The trail becomes paved again at James Street with some oddly placed ring and post parking and stops at West Street. For those uncomfortable crossing mid-block, signalized intersections can be found within a 1 – 2 minute walk. An off-road path was found on Queen Street, which dumped us into a construction zone at Front Street and wayfinding to Orillia’s waterfront wasn’t clear. Getting there required going a short distance north to Elgin Street. While it would have been nice to spend some more time in Orillia, the shorter daylight hours meant having to turn back almost immediately to avoid riding the unlit trail in the dark and get on the train home.
Made it to Orillia's Waterfront but had to turn back shortly after
A redo of this trail is definitely in order for several reasons; especially if an earlier GO train run could be added. Not only would it be nice to spend more time in Orillia (or even just Barrie), the Oro Medonte Rail Trail is part of the 160-kilometre Simcoe County Loop Trail which could lead to another multi-day bike trip accessible from Toronto car-free. Lots of work is needed for Barrie and Simcoe County to catch up to Niagara Region for cycle tourism, but giving Ontarians more cycle tourism options is never a bad thing. 😊
Keep on touring!
Rob Z (e-mail)

September 11, 2019

Tearing Down the Democratic Process

Over the past twenty years, Dave Meslin has become one of Toronto’s leading city builders. You may recognize some of his projects such as Spacing, Dandyhorse, Cycle Toronto, RaBIT, Downtown De-Fence Project, and the Toronto Public Space Committee. His new book – Teardown – draws from those experiences and those from other political roles to help educate people on the obstacles of our political system and how to overcome them.

August 29, 2019

The Value of Tactical Urbanism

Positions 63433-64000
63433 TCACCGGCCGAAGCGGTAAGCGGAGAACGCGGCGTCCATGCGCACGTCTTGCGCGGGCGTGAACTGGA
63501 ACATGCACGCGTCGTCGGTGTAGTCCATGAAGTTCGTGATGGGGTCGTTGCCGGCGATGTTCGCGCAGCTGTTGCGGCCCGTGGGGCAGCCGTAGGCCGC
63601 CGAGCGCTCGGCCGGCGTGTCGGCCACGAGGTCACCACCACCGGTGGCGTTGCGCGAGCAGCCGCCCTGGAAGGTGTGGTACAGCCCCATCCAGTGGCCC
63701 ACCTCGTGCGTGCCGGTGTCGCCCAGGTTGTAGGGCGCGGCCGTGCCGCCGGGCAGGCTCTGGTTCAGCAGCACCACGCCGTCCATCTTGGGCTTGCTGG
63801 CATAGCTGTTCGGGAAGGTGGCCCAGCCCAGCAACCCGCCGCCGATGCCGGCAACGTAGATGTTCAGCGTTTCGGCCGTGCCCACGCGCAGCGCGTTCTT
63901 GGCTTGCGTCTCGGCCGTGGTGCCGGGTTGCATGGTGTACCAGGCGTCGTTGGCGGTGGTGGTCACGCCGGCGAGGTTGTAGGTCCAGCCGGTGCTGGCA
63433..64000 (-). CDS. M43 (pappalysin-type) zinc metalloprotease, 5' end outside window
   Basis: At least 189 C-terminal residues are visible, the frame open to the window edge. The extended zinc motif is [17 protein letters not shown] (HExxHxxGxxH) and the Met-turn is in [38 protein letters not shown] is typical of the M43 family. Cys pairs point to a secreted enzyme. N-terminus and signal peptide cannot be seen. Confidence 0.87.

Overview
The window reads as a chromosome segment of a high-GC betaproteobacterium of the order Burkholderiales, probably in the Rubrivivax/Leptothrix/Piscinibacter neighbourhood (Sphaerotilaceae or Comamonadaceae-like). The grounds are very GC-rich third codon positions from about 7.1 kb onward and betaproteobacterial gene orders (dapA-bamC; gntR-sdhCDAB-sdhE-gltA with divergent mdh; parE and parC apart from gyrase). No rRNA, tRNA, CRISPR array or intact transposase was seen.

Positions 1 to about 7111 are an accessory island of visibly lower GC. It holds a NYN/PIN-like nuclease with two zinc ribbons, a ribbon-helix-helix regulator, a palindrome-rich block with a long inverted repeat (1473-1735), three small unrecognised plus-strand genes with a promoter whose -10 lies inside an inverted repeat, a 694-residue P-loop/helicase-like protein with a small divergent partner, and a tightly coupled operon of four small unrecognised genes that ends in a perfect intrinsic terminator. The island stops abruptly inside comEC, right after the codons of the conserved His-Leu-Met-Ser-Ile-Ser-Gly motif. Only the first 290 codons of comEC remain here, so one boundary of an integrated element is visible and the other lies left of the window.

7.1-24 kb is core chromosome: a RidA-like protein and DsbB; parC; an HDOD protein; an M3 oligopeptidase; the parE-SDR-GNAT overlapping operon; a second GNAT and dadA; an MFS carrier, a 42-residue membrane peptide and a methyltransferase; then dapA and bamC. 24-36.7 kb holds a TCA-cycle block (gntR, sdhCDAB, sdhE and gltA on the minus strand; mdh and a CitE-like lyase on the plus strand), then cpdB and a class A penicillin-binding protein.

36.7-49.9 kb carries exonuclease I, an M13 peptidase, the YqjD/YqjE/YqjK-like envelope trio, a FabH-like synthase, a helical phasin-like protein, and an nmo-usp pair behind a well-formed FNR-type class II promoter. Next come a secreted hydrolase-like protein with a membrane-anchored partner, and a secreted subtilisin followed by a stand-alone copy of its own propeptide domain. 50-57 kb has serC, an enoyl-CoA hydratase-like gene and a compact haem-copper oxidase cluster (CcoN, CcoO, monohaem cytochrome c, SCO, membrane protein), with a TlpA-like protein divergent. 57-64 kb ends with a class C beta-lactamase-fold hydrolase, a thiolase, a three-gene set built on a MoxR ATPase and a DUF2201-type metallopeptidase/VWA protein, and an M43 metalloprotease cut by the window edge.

For those who aren’t already aware, the term “tactical urbanism” refers to the use of temporary, low cost materials to help improve public spaces and neighbourhoods. The practice has been around for a long time, but this term has been popularized over the past few years including by Mikael Colville-Andersen during his TV series “The Life Sized City”. Last weekend, 8 80 Cities and Better Block took this concept to a whole new level by building a pop up complete street on Danforth Avenue known as 8 80 Streets Danforth; a first of its kind for Canada.

August 07, 2019

Observations Along the Humber

With the desire to escape the noise from the Caribbean Carnival on Saturday afternoon, I decided to bike the Humber River Trail all the way to Steeles and make some observations. A ride I used to do a few times before. This ride marked the first time I saw a deer while biking in Toronto, which happened south of Islington and Finch. A reminder of how cycling can lead to the most pleasant of surprises.

July 29, 2019

One Year Later – Where Are We On Protected Intersections?

Last year saw two cyclists killed in places where bike lanes intersected; those being Douglas Crosbie at Dundas and Jones in May and Dalia Chako at Bloor and St. George in June. Those fatalities helped spark new demands for Dutch style protected intersections from road safety advocates and the Toronto Star, while City Council approved ten “complete intersection” pilots. What happened on this file since then?
Cycle Toronto's protected intersection demo at Open Streets TO

July 22, 2019

What's Next, Bike Share Toronto?

Back in 2013, Toronto held the “Feeling Congested” consultation series to reduce gridlock and included a recommendation to expand Toronto’s bike share to 5,000 bikes. Earlier this month, this goal has been fulfilled with the newest of the 465 stations being installed in the Junction, Bloor West Village, the Beaches, East York, and Midtown. With this goal achieved, where should Bike Share Toronto go next?